2) "YADAV"
QUESTION: The Mishnah (93a) says that when one performs Semichah on a Korban, he must do it with his two hands. Reish Lakish explains that the source for this requirement is a Binyan Av that teaches that whenever the Torah uses the word "Yadav" (spelled Yud, Dalet, Vav, without a second Yud), it refers to two hands. This is learned from the verse, "v'Samach Aharon Es Shtei Yadav" -- "and Aharon leaned his two hands (Yadav)" (Vayikra 16:21). In this verse, the word "Yadav" is spelled without a second Yud. From here we learn that whenever the word "Yadav" appears without a second Yud (even when it is read "Yado"), it refers to two hands, as it does in this verse, unless the verse specifies otherwise.
The YAD BINYAMIN explains the reasoning behind Reish Lakish's teaching. Why does the Torah write "Shtei Yadav" without a second Yud? Why does it not simply omit the word "Shtei" (two) and write "Yadav" with a second Yud, which also means "two hands"? It must be that the Torah intends to teach that wherever the word "Yadav" appears without a second Yud, it refers to two hands.
The Gemara later relates that when Reish Lakish heard his Derashah being taught by Rebbi Elazar who did not attribute it to him, he challenged Rebbi Elazar and asked why the Torah itself writes the word "Yadav" with a second Yud 24 times. The Gemara gives three examples of "Yadav" written with a second Yud. The Gemara concludes that this Derashah applies only to occasions of the word "Yadav" (without a second Yud) written with regard to Semichah of Korbanos. With regard to Semichah, it always refers to two hands. In other areas of the Torah, the word "Yadav" without a second Yud does not necessarily refer to two hands.
The SEFAS EMES and other Acharonim ask an obvious question on the Gemara. A simple count of the number of times that the word "Yadav" appears in the Torah with a second Yud reveals that it does not appear 24 times, but only 13. The Gemara cannot mean that it appears in all of Tanach 24 times, because it appears far more than that (46). What does Reish Lakish mean when he asks that the word "Yadav" is written with a second Yud 24 times?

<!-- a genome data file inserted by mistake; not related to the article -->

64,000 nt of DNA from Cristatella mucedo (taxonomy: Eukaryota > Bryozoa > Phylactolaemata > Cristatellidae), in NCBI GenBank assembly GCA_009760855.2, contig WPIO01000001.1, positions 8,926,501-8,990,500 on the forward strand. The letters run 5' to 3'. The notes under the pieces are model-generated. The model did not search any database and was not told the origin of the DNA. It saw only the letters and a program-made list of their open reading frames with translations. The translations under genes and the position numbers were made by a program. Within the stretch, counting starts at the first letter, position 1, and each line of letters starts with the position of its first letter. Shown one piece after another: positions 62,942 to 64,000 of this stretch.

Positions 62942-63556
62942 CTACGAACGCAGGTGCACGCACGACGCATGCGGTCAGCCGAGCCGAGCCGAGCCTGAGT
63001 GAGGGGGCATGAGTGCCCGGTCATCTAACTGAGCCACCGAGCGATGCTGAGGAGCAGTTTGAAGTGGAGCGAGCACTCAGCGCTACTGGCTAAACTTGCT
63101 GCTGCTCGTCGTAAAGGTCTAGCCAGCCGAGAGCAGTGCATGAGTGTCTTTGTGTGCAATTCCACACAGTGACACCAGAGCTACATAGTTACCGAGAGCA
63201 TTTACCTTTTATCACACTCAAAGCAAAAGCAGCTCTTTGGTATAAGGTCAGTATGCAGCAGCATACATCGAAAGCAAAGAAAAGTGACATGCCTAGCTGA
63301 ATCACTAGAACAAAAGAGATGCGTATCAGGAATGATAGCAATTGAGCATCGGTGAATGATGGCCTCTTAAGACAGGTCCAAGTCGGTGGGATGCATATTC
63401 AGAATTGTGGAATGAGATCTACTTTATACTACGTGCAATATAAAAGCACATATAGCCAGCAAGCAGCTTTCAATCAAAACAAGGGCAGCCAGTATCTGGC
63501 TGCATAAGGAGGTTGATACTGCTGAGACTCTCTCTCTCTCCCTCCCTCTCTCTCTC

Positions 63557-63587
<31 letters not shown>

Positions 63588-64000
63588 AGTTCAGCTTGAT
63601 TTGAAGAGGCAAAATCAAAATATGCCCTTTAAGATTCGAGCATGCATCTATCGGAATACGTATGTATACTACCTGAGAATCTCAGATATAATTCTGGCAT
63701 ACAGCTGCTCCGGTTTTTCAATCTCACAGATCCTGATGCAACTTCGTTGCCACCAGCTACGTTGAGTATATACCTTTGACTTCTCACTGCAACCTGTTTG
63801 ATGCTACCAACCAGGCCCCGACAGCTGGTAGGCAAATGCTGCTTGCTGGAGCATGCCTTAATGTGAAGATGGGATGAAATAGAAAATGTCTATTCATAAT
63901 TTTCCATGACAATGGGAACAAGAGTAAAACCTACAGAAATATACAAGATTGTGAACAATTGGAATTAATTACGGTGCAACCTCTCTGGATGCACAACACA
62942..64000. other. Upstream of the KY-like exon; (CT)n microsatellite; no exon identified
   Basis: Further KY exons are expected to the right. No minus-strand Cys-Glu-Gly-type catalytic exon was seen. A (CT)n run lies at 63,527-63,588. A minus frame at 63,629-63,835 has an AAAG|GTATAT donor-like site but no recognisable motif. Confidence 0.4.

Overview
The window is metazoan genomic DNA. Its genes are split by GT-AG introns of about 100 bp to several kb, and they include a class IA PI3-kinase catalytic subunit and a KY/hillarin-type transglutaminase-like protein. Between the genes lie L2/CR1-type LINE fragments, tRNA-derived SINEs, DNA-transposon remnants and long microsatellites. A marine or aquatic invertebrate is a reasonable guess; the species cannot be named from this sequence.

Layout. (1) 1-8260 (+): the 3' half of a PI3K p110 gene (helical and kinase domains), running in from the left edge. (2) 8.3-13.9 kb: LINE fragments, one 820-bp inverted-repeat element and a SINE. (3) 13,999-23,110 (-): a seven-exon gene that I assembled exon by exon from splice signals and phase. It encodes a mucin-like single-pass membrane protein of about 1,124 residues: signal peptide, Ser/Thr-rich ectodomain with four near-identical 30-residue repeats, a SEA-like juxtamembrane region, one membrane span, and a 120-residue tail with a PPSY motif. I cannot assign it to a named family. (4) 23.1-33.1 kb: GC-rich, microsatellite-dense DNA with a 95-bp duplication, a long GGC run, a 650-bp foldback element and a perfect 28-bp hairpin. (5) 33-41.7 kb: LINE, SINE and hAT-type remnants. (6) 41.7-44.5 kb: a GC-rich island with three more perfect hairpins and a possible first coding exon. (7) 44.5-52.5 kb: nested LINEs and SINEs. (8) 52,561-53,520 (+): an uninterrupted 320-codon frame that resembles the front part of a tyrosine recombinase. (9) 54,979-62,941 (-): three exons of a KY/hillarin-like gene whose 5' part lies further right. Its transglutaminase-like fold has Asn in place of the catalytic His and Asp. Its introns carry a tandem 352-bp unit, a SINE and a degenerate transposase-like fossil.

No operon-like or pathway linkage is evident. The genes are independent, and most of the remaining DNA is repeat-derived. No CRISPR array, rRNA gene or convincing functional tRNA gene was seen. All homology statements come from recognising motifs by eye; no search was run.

(a) The NIMUKEI HA'GRIV answers that Reish Lakish is not asking that the word "Yadav" appears in the Torah 24 times. Rather, his question is from a verse in Shmuel (II 21:20). The verse there describes a great warrior of the Plishtim and says, "v'Etzba'os Yadav v'Etzba'os Raglav Shesh v'Shesh, Esrim v'Arba Mispar" -- "And the digits of his hands and the digits of his feet were six each, twenty-four in number." When Reish Lakish asks, "Esrim v'Arba Yadav," it is actually paraphrasing this verse. Reish Lakish is asking that in that verse, the word "Yadav" is spelled with a second Yud and it clearly refers to two hands.
This explanation seems somewhat forced. Why would the Gemara use a strange method of abbreviating the verse, and why would Reish Lakish ask his question from this verse in Shmuel before he lists any of the other verses in Chumash (as the Gemara proceeds to list)?
(b) The MALBIM (Vayikra 16:21) answers that Reish Lakish indeed means that the word appears 24 times in the Chumash. He is referring, however, to different conjugations of the word in which a second Yud is written, such as "Yedei," "Yadai," "Yadeha," and "Yadecha." There indeed are 24 such words in the Chumash.
(c) The son of the Sefas Emes, RAV MOSHE BETZALEL, in an endnote to the Sefas Emes, suggests that the count includes all of the times the word "Yadav" (without a prefix) appears with two Yuds in the Torah (10 times), as well as the number of times that the word "Yedeihem" (as opposed to "Yadam") appears with two Yuds (14 times). (While Rav Moshe Betzalel actually contends that "Yedeihem" appears only 11 times in the Torah and he finds a forced way to add another three, a computer search shows that the word Yedeihem appears exactly 14 times.)